In the late 20th century, the beer industry in the US was consolidated with a few macro-breweries dominating the market. The majority of American consumers drank light lagers with little interest in imported beer from Europe due to effective marketing campaigns from large output breweries. However, during the early 21st century, the craft beer segment of the market began to increase as US consumers interest in high quality beer began to rise. Between 2004 and 2008, the craft segment grew by 6% to 12% annually due to the growth of independent and local breweries.
Today, 4% of US beer sales are from craft breweries, however, it is still tremendous growth. In 2013, there was a recorded 1,500 breweries in development in the US. In 1980 there were only 537. According to Fortune magazine, the “craft beer boom” is not slowing down. The Brewers Association showed that production increased 16% in 2015. Therefore, one can observe that U.S. consumers’ preference is shifting away from light lagers to high quality craft beer. The Beer Institute study also announced that the beer industry has contributed $252.6 billion to the US economy. As for craft brewers, in the first half of 2015, they sold 12.2 million barrels of beer according to Fortune magazine. Even consumers in Europe have shifted their preference toward craft beer. Craft beer is gaining popularity in Scotland, Denmark and Belgium.
One would assume craft beer would also be growing popularity in Germany as well. Germany has a rich history of producing beer over thousands of years and it is deeply rooted in their culture. However, breweries find themselves restricted too old traditions and are unable to create innovative beers. A popular tradition is the Reinheitsgebot or the beer purity law. The beer purity law is 500 years old and specifies which ingredients are allowed to produce beer and this law is holding back Germany’s craft beer scene. A well-known craft beer brewery in southern Germany, Camba Bavaria, has been criticized for brewing outside the limits of the purity law. Additionally, small microbreweries in Berlin call their craft beer Malzgetränke,”Malty Drinks”, in order to experiment and avoid violating the Reinheitsgebot.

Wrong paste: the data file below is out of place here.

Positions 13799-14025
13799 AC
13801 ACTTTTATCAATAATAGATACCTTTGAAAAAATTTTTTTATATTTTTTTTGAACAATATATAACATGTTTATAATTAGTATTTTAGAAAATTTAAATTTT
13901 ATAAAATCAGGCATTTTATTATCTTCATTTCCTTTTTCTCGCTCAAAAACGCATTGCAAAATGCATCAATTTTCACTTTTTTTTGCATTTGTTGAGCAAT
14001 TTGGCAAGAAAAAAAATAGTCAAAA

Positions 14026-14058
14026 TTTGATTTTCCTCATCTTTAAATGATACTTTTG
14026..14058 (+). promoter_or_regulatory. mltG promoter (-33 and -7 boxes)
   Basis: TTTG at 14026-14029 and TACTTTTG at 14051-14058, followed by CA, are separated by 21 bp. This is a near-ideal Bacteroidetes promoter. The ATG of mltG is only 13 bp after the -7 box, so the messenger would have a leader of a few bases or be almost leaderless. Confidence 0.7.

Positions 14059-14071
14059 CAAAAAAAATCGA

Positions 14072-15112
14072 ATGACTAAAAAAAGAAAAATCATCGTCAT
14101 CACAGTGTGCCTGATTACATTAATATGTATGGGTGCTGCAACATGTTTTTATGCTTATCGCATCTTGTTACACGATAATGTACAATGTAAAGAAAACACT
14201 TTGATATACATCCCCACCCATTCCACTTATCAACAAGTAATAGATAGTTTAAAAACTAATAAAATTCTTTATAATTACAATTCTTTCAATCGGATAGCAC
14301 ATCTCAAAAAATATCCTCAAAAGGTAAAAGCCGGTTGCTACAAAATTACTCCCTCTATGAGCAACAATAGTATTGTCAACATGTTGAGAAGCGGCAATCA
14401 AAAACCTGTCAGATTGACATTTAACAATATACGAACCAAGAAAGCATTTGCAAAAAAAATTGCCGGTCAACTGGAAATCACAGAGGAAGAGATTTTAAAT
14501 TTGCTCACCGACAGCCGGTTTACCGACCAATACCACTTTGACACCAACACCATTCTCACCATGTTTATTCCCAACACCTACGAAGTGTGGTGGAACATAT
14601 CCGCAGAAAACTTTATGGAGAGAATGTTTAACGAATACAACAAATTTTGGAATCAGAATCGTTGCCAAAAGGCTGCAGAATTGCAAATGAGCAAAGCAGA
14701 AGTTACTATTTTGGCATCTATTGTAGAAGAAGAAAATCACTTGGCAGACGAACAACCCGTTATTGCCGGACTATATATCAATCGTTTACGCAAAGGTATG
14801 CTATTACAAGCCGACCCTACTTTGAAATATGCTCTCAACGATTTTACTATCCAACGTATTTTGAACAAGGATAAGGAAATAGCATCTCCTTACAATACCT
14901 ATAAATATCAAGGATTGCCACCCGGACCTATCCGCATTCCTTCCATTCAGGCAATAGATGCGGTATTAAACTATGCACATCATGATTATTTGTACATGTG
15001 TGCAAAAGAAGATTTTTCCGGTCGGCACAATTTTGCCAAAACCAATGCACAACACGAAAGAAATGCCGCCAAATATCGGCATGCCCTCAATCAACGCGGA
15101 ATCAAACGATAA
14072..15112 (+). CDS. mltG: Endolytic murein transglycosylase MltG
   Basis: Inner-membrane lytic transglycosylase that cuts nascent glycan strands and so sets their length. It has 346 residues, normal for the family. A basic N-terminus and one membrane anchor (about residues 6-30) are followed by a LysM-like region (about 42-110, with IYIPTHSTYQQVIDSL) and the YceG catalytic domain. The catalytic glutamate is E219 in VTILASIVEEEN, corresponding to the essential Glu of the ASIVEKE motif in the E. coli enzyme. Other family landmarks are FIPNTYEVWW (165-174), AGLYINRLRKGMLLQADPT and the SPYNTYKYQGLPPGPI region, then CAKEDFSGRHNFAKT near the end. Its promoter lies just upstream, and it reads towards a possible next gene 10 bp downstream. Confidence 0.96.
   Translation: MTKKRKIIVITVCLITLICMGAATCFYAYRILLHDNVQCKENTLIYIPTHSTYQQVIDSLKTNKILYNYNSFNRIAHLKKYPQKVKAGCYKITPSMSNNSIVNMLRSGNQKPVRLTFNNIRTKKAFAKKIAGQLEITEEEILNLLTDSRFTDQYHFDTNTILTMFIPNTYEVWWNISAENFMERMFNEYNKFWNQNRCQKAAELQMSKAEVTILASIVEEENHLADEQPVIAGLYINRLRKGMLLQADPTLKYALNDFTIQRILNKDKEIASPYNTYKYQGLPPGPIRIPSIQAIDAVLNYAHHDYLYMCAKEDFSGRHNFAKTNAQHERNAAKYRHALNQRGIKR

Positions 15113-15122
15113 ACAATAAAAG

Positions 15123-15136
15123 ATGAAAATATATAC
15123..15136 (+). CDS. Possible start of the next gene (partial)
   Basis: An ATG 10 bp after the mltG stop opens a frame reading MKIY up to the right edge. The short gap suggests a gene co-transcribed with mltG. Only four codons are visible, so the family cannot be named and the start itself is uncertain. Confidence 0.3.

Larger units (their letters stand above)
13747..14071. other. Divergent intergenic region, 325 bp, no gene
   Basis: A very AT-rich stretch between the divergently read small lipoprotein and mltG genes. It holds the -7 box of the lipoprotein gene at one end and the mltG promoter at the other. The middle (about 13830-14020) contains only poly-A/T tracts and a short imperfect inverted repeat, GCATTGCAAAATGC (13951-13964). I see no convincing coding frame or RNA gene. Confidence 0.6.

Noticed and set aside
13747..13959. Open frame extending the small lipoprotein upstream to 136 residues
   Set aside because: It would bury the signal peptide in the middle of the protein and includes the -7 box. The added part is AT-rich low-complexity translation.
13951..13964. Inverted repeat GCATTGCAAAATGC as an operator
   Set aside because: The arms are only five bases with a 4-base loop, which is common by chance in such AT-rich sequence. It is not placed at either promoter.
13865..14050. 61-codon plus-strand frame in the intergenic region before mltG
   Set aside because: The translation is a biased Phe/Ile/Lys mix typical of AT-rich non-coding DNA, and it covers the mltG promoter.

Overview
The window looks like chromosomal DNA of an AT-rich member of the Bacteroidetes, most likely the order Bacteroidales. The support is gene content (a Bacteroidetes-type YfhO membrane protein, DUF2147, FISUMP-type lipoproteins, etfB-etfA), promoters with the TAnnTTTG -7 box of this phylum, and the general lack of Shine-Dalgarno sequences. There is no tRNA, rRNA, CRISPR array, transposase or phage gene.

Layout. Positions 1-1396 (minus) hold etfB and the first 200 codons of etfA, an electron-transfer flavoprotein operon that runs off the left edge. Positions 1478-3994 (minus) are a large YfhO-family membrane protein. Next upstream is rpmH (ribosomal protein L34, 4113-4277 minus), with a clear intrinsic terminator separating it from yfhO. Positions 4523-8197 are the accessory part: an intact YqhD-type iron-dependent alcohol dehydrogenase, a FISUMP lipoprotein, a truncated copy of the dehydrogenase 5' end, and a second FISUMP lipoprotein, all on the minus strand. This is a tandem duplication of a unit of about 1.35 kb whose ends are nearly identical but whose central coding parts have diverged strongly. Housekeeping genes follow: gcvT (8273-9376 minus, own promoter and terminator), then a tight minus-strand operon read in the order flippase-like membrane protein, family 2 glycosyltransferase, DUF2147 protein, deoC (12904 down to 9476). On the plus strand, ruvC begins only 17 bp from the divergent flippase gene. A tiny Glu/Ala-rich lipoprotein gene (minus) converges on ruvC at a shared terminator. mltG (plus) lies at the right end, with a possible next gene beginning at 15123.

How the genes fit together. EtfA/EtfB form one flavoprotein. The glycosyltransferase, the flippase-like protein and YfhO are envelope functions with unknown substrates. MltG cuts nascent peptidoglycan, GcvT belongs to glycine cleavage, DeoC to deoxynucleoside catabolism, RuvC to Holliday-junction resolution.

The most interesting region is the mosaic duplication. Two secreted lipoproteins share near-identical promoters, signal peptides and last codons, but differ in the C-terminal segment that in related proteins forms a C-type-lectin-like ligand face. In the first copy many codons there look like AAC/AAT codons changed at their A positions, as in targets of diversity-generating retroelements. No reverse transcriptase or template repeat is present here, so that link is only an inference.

German’s strict beer traditions may be a reason why beer sales have been declining in Germany. In 2001, 10.7 billion liters were sold, while in 9.57 were sold in 2015 according to Germany’s Federal Statistics Office. Additionally, according to Euromonitor, beer consumption is expected to continue to decline as regional traditional beer become less popular for consumers. Larger breweries in Germany are now seeking new markets in China and India in order to protect profits, using Germany’s purity law as a marketing tool.
Is consumer preference in Germany shifting towards craft beer as it is in the U.S.? Germany’s purity law might be a very large reason for the decline in beer consumption in Germany due to its strict tradition. As in the wine industry, Germany might have to make adjustments to its 500 year tradition in order to increase the profitability of its’ beer market. In the US, craft brewers produced one out of every 10 beers sold. Additionally, It has been reported that U.S. beers have already been exported to 10 million people worldwide in 2015, according to the Belgian brewers, a trade group. Craft beer already gained popularity in other European countries and foreign beer producers could quickly threaten traditional breweries in Germany as consumer preferences shift